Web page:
by Steven Ertelt
March 30, 2007
Lawrence, MA (LifeNews.com) — A Massachusetts woman who was arrested after she used an anti-ulcer drug to kill her unborn child talked about her decisions. Amber Abreu, 18, used the drug to cause an abortion even though its maker warns it shouldn’t be utilized for that purpose. She now regrets her decision.
"If I could turn back the clock, I would do things differently," Abreu told the Eagle Tribune newspaper in an interview. "Those people who judge me don’t know what I’m feeling inside."
After using the drug, which failed to kill the child immediately, Abreu gave birth to a baby girl January 6 who weighed just 1.25 pounds.
Despite the delivery, baby Ashley Abreu was unable to be saved and she died four days later at a local Boston hospital.
She told the newspaper she named the baby Ashley because it sounded "almost angelic."
"This is going to haunt me for the rest of my life. I pray that one day, she (Ashley) can forgive me for making this decision. When I have a family, how am I going to explain to them what happened?"
As a result of her actions, Abreu was indicted by an Essex County Grand Jury on charges of illegally producing a miscarriage and prosecutors considered charged her with the murder of the baby. They’ve since dropped those charges.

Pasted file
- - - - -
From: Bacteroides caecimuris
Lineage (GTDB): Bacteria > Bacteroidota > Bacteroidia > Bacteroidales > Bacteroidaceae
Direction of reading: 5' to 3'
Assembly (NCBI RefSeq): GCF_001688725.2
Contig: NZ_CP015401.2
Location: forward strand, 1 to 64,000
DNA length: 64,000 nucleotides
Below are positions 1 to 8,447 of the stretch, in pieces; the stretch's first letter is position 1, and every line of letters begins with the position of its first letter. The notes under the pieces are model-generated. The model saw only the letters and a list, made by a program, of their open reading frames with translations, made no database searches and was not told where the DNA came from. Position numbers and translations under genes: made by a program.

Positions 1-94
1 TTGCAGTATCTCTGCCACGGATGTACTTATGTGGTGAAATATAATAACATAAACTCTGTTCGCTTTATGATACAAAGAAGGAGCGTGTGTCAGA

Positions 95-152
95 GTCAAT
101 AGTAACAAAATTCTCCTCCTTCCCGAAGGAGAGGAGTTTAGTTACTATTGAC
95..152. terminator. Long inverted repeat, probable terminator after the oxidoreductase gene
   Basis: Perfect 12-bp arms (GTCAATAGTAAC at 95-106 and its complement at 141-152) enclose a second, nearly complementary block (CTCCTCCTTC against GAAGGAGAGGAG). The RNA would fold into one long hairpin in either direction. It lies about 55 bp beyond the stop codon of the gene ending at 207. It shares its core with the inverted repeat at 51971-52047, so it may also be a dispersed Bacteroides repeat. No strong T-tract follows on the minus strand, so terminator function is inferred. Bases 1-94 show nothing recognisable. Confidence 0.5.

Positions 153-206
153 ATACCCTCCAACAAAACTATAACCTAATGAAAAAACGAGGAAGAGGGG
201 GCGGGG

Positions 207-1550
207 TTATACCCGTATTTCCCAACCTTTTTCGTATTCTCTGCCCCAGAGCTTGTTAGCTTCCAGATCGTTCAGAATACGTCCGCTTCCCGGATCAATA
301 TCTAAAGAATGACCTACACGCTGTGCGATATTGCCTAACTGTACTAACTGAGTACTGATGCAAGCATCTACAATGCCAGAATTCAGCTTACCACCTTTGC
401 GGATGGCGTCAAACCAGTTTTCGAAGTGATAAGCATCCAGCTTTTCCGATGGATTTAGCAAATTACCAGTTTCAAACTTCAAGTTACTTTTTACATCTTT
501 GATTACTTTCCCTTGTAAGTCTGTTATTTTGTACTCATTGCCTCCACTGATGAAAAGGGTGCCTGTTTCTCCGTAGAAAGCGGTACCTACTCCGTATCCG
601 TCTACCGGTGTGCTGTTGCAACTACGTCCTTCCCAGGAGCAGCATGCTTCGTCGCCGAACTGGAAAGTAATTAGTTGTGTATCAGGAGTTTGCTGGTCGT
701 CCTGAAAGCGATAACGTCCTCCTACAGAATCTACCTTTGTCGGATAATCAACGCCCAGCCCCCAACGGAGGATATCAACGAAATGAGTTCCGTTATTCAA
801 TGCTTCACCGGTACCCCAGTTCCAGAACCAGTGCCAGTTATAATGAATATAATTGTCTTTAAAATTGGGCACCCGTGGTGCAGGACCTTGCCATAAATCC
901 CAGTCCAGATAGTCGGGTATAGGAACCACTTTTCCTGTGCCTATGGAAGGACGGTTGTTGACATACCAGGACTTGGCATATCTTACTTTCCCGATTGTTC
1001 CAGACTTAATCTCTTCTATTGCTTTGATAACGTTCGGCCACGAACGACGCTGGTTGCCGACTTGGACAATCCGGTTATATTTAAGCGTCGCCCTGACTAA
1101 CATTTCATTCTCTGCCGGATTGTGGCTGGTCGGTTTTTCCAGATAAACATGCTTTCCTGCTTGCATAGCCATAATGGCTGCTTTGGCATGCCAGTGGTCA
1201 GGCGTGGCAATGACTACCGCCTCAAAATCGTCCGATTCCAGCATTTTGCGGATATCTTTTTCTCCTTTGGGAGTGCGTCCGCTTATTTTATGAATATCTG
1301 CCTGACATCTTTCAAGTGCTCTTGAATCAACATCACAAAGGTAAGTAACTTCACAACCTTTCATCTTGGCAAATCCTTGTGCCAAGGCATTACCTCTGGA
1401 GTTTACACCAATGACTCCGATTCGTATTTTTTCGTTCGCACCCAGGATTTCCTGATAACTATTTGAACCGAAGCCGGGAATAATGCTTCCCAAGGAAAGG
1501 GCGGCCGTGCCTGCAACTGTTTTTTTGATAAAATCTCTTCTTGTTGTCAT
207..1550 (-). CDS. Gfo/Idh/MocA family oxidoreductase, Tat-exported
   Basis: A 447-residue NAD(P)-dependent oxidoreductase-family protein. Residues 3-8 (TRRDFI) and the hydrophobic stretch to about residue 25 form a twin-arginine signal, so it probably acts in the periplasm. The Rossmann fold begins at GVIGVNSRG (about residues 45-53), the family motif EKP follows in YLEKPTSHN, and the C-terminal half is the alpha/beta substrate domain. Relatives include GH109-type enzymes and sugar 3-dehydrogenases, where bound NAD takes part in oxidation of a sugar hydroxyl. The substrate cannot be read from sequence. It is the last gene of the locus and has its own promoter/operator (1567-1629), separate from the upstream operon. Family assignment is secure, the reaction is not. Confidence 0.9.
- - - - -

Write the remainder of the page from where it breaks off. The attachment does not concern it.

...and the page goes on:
She told the Eagle Tribune she was relieved she won’t be charged for murder or manslaughter.
"I feel a little better about the charges," she said.
Abreu said she was scared and confused when she found out she was pregnant and she got the ulcer drug Cytotec, which is also known as misoprostol, from a friend who had visited the Dominican Republic, where she is from, and that she took them over a period of three days.
"I wasn’t sure if I was going to take the pills. I was afraid of what was going to happen," she said.
"I was in shock when they told me at the hospital I was having the baby," she told the newspaper after learning the anti-ulcer drug, sometimes misused by abortion businesses to cause abortions, didn’t work.
Some abortion practitioners engage in what is known as "off-label" use because it has been found to be relatively effective in producing contractions. The maker of that drug, Searle, has issued warnings in both the United States and Australia that the misuse is dangerous for women.
"I felt bad because I knew she was suffering," Abreu told the Eagle Tribune about her daughter’s death. "I felt guilty for what I had done. At that moment, I’d have done anything to let her live."
"I was hysterical when she died. I hugged her and kissed her," she indicated.
Abortion is legal up to the 24th week of pregnancy in Massachusetts and medical officials determined that baby was 25 weeks along at the time of birth.
The illegal miscarriage charge is a felony that involves the use of a drug to end a pregnancy without an abortion and includes as much as seven years in prison.
After spending a few days in prison, her family raised the $15,000 to get her out on bail.